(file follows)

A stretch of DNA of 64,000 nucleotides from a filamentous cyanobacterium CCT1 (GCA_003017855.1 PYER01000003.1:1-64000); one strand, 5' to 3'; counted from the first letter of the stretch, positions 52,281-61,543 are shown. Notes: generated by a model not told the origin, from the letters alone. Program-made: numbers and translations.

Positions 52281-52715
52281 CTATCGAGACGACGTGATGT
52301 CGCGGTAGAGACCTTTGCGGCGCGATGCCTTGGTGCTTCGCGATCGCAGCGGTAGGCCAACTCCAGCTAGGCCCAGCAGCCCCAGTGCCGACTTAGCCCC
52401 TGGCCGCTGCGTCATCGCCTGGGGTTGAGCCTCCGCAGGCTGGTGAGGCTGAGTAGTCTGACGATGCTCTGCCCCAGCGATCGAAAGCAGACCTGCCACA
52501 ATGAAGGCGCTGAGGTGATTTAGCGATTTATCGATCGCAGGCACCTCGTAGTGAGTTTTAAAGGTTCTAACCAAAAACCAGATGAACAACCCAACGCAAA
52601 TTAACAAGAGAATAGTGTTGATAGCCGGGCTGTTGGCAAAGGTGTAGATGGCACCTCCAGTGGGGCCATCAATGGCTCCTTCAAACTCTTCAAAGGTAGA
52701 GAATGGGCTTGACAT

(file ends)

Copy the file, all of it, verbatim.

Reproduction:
A stretch of DNA of 64,000 nucleotides from a filamentous cyanobacterium CCT1 (GCA_003017855.1 PYER01000003.1:1-64000); one strand, 5' to 3'; counted from the first letter of the stretch, positions 52,281-61,543 are shown. Notes: generated by a model not told the origin, from the letters alone. Program-made: numbers and translations.

Positions 52281-52715
52281 CTATCGAGACGACGTGATGT
52301 CGCGGTAGAGACCTTTGCGGCGCGATGCCTTGGTGCTTCGCGATCGCAGCGGTAGGCCAACTCCAGCTAGGCCCAGCAGCCCCAGTGCCGACTTAGCCCC
52401 TGGCCGCTGCGTCATCGCCTGGGGTTGAGCCTCCGCAGGCTGGTGAGGCTGAGTAGTCTGACGATGCTCTGCCCCAGCGATCGAAAGCAGACCTGCCACA
52501 ATGAAGGCGCTGAGGTGATTTAGCGATTTATCGATCGCAGGCACCTCGTAGTGAGTTTTAAAGGTTCTAACCAAAAACCAGATGAACAACCCAACGCAAA
52601 TTAACAAGAGAATAGTGTTGATAGCCGGGCTGTTGGCAAAGGTGTAGATGGCACCTCCAGTGGGGCCATCAATGGCTCCTTCAAACTCTTCAAAGGTAGA
52701 GAATGGGCTTGACAT